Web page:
By Tom Sloper

August 17, 2003

Column #115

Japanese Modern (riichi/dora). Watanabe-san arranged his tiles.

Three pairs - threes, eights, and nan. The souths looked pretty useless, unless all he wanted was a riichi hand. Little did he know...

He discarded nan. Then its twin on the next turn. After getting rid of the winds, he started discarding terminals. As the game entered the 2nd row of discards, it was shaping into a chiitoitsu (all pairs) hand.

Or maybe toi-toi (all pungs). But definitely tanyao (all simples), either way. He threw 1S. His next pick threw some doubt into the plan: 7P. Now he had a pung. Maybe go for toi-toi. The 67S was looking superfluous now, so he threw 6S. Next, he picked 4S. Threw 7S.

His next pick was a second 4S. Now he decided to go for chiitoitsu. His possible discards (besides the third 7P) were 3P, 4P, and 5P. One 4P showed among the discards (Shigeru's). So he threw 7P for now. His next pick was 5M - he threw it back. Then he got 6P, and had a decision to make.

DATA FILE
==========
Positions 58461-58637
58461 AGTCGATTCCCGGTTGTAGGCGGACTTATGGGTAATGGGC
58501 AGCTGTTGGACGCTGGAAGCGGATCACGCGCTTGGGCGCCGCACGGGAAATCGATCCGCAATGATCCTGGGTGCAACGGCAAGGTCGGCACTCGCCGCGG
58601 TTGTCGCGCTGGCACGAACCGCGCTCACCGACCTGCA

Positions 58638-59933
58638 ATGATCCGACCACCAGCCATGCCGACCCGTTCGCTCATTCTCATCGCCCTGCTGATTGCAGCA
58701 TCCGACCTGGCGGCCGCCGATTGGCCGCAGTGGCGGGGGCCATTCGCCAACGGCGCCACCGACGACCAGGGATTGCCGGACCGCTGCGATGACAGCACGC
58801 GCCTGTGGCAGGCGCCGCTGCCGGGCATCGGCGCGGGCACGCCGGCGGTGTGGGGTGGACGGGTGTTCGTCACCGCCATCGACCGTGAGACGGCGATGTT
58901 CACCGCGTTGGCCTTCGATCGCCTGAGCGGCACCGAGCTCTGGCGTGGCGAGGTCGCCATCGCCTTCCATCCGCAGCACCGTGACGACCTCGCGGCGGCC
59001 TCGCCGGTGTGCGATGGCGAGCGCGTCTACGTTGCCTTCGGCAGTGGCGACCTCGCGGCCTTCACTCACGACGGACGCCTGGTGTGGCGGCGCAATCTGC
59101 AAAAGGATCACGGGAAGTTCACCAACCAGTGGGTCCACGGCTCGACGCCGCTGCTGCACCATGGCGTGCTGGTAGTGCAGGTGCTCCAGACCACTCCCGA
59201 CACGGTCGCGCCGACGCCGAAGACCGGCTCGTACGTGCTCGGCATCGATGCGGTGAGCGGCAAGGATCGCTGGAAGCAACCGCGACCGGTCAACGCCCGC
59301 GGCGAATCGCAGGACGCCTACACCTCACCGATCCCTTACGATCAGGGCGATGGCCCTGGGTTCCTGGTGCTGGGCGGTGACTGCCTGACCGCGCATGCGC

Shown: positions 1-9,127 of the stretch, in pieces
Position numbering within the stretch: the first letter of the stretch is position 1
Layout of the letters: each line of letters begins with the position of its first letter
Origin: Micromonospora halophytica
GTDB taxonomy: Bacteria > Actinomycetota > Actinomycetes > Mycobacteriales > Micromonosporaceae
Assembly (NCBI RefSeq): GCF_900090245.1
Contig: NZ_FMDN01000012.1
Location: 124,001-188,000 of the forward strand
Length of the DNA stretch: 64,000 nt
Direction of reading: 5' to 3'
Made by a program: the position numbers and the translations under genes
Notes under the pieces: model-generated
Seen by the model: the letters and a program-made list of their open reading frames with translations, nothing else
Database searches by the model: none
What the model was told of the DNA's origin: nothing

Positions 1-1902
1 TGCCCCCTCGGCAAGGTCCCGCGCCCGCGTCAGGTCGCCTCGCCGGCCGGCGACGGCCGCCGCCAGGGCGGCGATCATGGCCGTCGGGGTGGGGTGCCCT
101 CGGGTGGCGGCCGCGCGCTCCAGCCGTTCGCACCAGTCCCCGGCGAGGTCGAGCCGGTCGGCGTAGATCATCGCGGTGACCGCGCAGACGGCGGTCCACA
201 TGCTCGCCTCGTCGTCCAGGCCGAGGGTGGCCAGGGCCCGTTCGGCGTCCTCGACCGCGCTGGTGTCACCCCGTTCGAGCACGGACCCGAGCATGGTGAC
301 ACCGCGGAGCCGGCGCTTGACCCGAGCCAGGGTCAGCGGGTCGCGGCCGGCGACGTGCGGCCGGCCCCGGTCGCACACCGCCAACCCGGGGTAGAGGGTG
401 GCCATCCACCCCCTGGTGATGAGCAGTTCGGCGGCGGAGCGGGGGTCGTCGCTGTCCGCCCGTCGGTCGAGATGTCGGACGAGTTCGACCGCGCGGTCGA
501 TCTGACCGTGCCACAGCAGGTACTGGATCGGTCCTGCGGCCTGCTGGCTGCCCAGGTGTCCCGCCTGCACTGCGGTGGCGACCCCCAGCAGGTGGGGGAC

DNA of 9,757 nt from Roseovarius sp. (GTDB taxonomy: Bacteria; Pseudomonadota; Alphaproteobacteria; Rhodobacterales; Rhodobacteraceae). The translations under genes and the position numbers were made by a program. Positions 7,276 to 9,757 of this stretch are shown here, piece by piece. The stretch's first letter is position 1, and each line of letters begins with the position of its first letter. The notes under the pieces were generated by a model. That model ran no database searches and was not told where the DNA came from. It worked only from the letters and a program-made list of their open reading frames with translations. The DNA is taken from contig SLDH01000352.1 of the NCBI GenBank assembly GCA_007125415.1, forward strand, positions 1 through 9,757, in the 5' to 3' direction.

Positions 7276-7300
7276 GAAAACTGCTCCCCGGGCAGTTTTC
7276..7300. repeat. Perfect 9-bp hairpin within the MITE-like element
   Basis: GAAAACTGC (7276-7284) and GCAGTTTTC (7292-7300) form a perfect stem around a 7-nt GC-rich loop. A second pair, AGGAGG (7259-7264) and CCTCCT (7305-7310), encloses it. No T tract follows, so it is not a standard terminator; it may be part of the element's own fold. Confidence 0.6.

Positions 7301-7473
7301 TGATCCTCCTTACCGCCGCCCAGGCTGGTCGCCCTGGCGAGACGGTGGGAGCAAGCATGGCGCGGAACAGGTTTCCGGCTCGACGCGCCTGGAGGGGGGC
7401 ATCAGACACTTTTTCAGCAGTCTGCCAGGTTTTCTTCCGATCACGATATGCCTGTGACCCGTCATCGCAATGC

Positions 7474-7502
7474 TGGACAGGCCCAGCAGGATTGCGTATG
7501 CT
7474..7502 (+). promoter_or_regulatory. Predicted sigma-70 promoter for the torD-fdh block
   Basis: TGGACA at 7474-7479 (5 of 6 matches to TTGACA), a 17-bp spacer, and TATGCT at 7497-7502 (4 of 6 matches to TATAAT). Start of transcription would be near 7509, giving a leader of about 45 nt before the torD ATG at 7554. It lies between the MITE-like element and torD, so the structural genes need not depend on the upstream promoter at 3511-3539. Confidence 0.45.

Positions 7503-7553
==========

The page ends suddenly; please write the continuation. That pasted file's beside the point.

"I hate chiitoitsu," he thought, as he discarded 4P. Next pick: 8M. Back it went. Next pick: 5P. Now he had six pairs, and had to decide which tile to discard.

3P? or 6P? Noriko had discarded 6P three discards ago. So that was the one. As he went to place it on the table, he had to think about whether to place it rotated sideways or not. Riichi? Or not to riichi? That was the question. Since there were two recent 6Ps on the floor, someone might well deem 3P safe to throw... what the hell. "Riichi."

Next pick: 5M. No ippatsu. Shigeru declared too. "Riichi."

Then Watanabe picked 3P. "Tsumo!" Would've happened sooner if he'd just kept nan, though...

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Some fun links about Japanese-style mah-jongg.

Copyright 2003 Tom Sloper. All rights reserved.